The pagodas of Udong mountain are undergoing a major renovation. Atop the mountain, a shining new temple offers a grand sweeping view over the rice fields of Kandal province.
The renovations and promotion of Udong have brought hundreds of food vendors to the site hoping to cash in on the droves of tourists that descend each weekend.
Amid the hubbub of food stalls and parking lots at the foot of the mountain there stands a small wooden structure with a collapsing roof, rusty chicken-wire fencing and faded, ripped signs.
The decrepit, largely neglected structure, one of 80 such sites in Cambodia, holds the bones of hundreds of victims murdered by the Khmer Rouge.
Unlike the Choeung Ek killing fields on the outskirts of Phnom Penh, there is no private company trying to seal a government deal to take over ownership and develop the memorial at Udong.
At Udong, it is local monks who are raising money to maintain the genocide memorial site, said Youk Chhang, director of the Documentation Center of Cambodia.
But “it is a slow process because it comes from local villagers,” Youk Chhang said.
Debate has erupted in recent weeks over the controversial leasing of the Choeung Ek memorial site to Japanese company JC Royal, and has put Khmer Rouge-era memorials under the spotlight. Particularly, questions are being raised over who has the right to maintain a country’s historical memory and what is the tasteful way to remember Pol Pot’s victims?
“To use Pol Pot’s gravesite to attract tourists is dehumanizing” but such places can offer visitors a valuable experience if done properly, Youk Chhang said.
“Tourists have heard about two things in Cambodia: Angkor Wat and the Killing Fields. One from Heaven and one from Hell. They come here to find out how such things could come to this earth,” he said.
DC-Cam has in its collection visitor commentary books from the Tuol Sleng genocide museum dating back to the early 1980s, he said. “Tourists say that they learn about humanity, about what humans can do to other humans, about how to preserve history. They pose questions that were beyond their thinking before they came to such a place,” he said.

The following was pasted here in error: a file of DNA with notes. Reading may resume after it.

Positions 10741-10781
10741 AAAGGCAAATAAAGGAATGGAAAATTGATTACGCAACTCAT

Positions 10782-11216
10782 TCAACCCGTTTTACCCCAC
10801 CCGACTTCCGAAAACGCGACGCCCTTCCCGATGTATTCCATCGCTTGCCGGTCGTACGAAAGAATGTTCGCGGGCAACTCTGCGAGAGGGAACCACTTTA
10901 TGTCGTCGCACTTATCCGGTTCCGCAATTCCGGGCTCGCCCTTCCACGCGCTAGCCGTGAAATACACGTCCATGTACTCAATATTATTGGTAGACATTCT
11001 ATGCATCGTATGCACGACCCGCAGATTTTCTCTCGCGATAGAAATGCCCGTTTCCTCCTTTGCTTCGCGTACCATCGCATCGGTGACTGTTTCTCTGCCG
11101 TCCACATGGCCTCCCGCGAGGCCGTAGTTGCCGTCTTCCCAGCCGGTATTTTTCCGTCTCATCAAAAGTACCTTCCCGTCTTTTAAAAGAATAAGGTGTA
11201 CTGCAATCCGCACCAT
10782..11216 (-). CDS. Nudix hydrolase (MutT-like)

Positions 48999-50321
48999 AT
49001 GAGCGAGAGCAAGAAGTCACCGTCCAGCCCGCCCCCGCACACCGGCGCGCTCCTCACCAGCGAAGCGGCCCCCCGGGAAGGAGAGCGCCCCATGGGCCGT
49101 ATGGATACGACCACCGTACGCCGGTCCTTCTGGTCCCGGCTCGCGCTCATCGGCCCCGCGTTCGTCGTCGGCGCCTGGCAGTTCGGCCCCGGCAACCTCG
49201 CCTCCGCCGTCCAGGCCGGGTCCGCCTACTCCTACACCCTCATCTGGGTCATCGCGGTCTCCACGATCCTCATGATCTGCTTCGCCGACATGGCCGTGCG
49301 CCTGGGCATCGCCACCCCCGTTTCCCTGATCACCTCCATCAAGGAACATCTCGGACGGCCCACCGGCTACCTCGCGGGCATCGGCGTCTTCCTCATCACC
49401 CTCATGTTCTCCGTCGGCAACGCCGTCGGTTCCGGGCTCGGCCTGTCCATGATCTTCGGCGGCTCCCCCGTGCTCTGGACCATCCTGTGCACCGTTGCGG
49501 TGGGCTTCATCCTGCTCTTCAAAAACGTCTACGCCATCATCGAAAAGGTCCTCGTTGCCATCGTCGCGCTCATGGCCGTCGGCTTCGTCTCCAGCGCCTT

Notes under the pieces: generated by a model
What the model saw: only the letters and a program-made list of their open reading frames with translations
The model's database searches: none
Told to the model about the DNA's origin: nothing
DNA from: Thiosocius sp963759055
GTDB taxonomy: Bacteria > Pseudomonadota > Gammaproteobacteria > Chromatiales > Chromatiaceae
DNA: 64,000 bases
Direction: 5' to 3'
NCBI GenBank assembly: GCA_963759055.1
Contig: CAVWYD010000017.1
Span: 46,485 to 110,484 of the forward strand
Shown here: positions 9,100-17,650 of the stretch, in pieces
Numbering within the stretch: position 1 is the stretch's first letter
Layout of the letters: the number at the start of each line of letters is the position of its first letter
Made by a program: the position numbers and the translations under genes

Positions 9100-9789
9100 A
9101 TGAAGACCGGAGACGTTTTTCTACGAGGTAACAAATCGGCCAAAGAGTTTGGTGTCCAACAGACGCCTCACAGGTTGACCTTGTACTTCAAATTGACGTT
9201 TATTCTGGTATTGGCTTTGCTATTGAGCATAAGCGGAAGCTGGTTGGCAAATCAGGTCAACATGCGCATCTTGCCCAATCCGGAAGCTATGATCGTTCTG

The problem with entrusting a foreign firm with the duty of maintaining Choeung Ek, he said, is that the memorial loses its authentic Cambodia identity and could become just a tourist spectacle devoid of meaning for survivors of the genocide.
“For the survivors these are places of healing. If the survivors want to build a stupa or to grow flowers as part of a process of healing this is natural,” he said.
Rather than leasing to a foreign firm to earn tourist revenue, the government should assist survivors in memorializing the dead, Youk Chhang said.
On April 17, 1975, Tourism Ministry Secretary of State Thong Khon, was a young medical student working in Phnom Penh’s Monivong Hospital.
“I was shocked when women troops, dressed in black uniforms forced me and my doctors out of the hospital…they came into town with angry faces and started killing people. They were cruel women,” Thong Khon said.
“I came back to Phnom Penh in 1979 with the CPP. I saw Phnom Penh as a damned site, hundreds of tons of rubbish and junk, dead bodies…. We cleaned up every Saturday,” he added.
In 2001, Prime Minister Hun Sen charged Thong Khon with developing the site of Pol Pot’s death, Anlong Veng, into a tourism site.
Later this month the Ministry of Tourism and government will inform people of their plans for Anlong Veng, where construction has already begun on a major hotel casino complex near the site where Pol Pot was cremated.
Long before Choeung Ek, Youk Chhang warned that Anlong Veng should not become a Khmer Rouge “Disneyland.”
“It is not a tourism site for fun,” Thong Khon said of his plans for Anlong Veng.
“The ministry is seeking for generous people to help fund a museum in the Anlong Veng site,” he added.
Last week, Thong Khon defended the Phnom Penh Municipality’s plans to privatize Choeung Ek, saying all tourist sites in Cambodia needed proper services, such as accommodation and food vendors.
In Battambang province’s Banan district, authorities gathered the bones of victims several years ago and erected a stupa where the skulls are kept dry, Sok Sean Leang, the provincial culture department director said.
Local villagers now describe the crimes of the Khmer Rouge to visitors and, this New Year, locals are gathering there to pray.
“Tourists who go up the mountain do not just see the bones, they learn about the Buddha’s life, which explains sin,” Sok Sean Leang said.
Youk Chhang said sometimes people do not understand what visitors are seeking when they come to Khmer Rouge memorial sites and he recalled the story of one woman in Kompong Speu province as an example.
“At the Ampe Phnom site in Kompong Speu you have a waterfall, a killing field and a pagoda which the Khmer Rouge used as a prison. I talked to a lady out there. She told me that when the government announced it would be a tourist site she could not sleep for night after night worrying about what kind of food she would cook for the tourists,” Youk Chhang said.
“She decorated her hut with bright plastic flowers and plays loud music now. It is very popular